(9 min read)
Kingston General Hospital is a community of people dedicated to transforming the patient and family experience through innovative and collaborative approaches to care, knowledge and leadership. As southeastern Ontario’s leading centre for complex-acute and specialty care, KGH serves people from across the region through its Kingston facility and 24 regional affiliate and satellite sites.
KGH also serves as the regional referral centre for cardiac, stroke, renal, trauma, neurosurgery, pediatrics, neo-natal, high-risk obstetrics and cancer care. Hotel Dieu Hospital is the ambulatory care teaching and research hospital for Kingston and Southeastern Ontario, affiliated with Queen’s University. HDH provides expert care to patients and families in the region through specialized programs including pediatrics, medicine, ophthalmology, cardiology, urology, surgery, mental health, oncology and urgent care. It delivers quality, safe health care, while advancing innovative research and educating the health care professionals of the future.
In 2017 KGH and Hotel Dieu integrated to create a new academic health sciences centre that brings together the operations of the two hospitals to operate as a single entity. The new Kingston Health Sciences Centre (KHSC) is Southeastern Ontario’s largest acute-care academic hospital. Consisting of the Hotel Dieu Hospital site and Kingston General Hospital site, as well as the Cancer Centre of Southeastern Ontario and two research institutes, the combined entity cares for more than 500,000 patients and families from across the region. As one of Kingston’s largest employers, it is home to nearly 5,000 staff, more than 2,000 healthcare learners and 1,000 volunteers who are committed to partnering with patients and families to ensure the organization continually provides high quality, compassionate care. Fully affiliated with Queen’s University, KHSC is ranked as one of Canada’s top research hospitals.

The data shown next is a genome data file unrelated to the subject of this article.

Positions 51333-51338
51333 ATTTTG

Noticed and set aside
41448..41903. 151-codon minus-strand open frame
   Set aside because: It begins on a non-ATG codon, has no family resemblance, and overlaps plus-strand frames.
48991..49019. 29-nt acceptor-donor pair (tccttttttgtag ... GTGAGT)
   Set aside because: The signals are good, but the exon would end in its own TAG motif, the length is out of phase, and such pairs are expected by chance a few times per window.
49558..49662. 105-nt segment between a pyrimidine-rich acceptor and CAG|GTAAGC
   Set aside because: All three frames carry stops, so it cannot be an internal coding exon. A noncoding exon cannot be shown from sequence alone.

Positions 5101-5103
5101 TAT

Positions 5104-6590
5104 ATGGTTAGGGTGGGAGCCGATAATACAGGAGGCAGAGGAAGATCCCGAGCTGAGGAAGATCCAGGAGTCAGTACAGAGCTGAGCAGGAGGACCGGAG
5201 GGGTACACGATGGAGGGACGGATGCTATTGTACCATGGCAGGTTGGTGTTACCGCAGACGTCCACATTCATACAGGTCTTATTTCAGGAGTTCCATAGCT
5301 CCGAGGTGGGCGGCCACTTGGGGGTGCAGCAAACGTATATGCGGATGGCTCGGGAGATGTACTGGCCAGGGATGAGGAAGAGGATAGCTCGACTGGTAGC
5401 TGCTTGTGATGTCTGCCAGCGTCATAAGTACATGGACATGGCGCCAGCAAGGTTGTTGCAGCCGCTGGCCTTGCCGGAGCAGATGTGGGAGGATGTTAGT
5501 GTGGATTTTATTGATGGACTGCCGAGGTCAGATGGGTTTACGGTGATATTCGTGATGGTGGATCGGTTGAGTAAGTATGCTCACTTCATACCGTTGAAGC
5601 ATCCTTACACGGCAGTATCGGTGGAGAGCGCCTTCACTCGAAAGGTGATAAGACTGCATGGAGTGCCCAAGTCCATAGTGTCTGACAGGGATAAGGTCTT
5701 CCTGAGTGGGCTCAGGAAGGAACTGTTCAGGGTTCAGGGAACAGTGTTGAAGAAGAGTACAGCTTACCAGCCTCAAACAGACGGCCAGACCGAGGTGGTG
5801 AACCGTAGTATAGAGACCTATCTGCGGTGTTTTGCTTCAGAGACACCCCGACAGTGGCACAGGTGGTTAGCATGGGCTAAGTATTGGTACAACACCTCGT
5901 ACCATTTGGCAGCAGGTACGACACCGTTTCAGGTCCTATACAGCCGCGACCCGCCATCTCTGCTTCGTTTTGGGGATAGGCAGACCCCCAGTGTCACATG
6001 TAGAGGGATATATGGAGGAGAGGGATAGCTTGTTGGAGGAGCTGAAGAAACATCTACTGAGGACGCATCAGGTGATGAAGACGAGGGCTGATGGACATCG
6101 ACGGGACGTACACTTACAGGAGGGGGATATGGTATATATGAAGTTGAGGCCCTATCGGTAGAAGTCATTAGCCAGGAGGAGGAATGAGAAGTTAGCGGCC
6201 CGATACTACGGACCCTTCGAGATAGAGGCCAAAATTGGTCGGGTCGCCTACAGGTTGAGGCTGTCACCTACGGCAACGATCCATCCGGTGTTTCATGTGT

The phase leading up to the April 1 integration was a busy and important time for both teams.
The integration of Kingston General and Hotel Dieu hospitals brings a more progressive approach to health care in the region and a more integrated approach to meeting the needs of patients and their families. But the integration process itself also represented a major change for both organizations, impacting everything from day-to-day processes and operations to the patient journey and broader cultural issues.
“It’s a big change, and we experienced a lot of the issues you’d expect when you’re trying to bring two cultures together,” says Theresa MacBeth, Director of Strategy Management and Communications at KGH.
For one, the environments of the two hospitals couldn’t be more different. A teaching hospital and trauma center that focuses on acute and specialized care, KGH is a fast-paced, 24/7 hospital. A heightened sense of urgency surrounds the complex care that has to be provided under extremely stressful circumstances.
It’s a contrast to the environment at HDH, where patients come in for specialized assessments, diagnosis and treatment on a same-day basis. This could include day surgery or urgent care, or procedures such as endoscopy and pain blocks, in a more predictable “9-to-5” cadence. The merging of secular KGH with the faith-based HDH added yet another cultural layer of change to the mix.
But the cultural issues were only one facet of the transformation. Operating as a single organization requires a number of structural changes. The hospitals had to transition from two separate executive teams to one senior team, and two boards of directors to a single board. The staff continues to adopt new processes as they work together to develop a more seamless patient journey between the two hospitals. And the integration affects many of the day-to-day processes that we often take for granted: Staff will have to switch to common technology platforms, everyone will eventually get a new email address and the organizations will eventually move to one payroll system.
“Multiply it over the many processes that exist in an organization, the many ways of doing things, the separate policies that each organization has—and each has hundreds of policies—all of those have to be unified,” says Elizabeth Bardon, Vice President of Missions and Communication. “It’s big on every level. It’s been a significant change at all levels of the organization.”